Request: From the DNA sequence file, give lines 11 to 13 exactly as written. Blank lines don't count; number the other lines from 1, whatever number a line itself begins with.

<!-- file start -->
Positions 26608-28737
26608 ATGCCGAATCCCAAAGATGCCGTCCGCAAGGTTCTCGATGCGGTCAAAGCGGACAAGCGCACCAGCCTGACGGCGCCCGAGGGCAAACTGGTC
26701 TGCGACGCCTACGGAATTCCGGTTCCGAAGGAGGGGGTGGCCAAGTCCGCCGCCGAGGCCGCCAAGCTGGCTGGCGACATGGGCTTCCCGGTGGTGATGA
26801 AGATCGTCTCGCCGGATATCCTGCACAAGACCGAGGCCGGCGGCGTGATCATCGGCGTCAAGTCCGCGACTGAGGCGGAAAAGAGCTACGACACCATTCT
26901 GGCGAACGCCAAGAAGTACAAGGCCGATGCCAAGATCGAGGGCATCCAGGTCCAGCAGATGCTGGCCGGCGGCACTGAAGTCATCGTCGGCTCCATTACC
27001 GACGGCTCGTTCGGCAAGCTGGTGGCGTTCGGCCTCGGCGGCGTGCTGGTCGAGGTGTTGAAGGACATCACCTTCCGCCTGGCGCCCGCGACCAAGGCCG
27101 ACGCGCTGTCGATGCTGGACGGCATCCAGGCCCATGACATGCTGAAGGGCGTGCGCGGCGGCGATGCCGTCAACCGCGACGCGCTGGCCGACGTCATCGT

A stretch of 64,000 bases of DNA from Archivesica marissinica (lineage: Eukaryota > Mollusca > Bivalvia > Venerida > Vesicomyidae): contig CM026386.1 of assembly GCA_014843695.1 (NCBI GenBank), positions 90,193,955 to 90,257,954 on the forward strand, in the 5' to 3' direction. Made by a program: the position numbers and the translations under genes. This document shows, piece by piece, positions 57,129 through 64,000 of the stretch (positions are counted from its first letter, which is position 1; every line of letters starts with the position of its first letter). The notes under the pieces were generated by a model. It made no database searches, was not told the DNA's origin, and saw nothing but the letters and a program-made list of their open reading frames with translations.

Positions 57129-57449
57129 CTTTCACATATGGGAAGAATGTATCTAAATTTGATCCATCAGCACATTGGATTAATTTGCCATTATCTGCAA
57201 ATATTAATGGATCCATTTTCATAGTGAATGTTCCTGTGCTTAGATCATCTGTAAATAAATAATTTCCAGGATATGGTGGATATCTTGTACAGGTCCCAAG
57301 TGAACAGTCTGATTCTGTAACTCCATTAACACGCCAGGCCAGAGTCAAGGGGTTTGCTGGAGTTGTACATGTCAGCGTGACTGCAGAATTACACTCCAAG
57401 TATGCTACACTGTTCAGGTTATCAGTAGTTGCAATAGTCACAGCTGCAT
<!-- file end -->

57201 ATATTAATGGATCCATTTTCATAGTGAATGTTCCTGTGCTTAGATCATCTGTAAATAAATAATTTCCAGGATATGGTGGATATCTTGTACAGGTCCCAAG
57301 TGAACAGTCTGATTCTGTAACTCCATTAACACGCCAGGCCAGAGTCAAGGGGTTTGCTGGAGTTGTACATGTCAGCGTGACTGCAGAATTACACTCCAAG
57401 TATGCTACACTGTTCAGGTTATCAGTAGTTGCAATAGTCACAGCTGCAT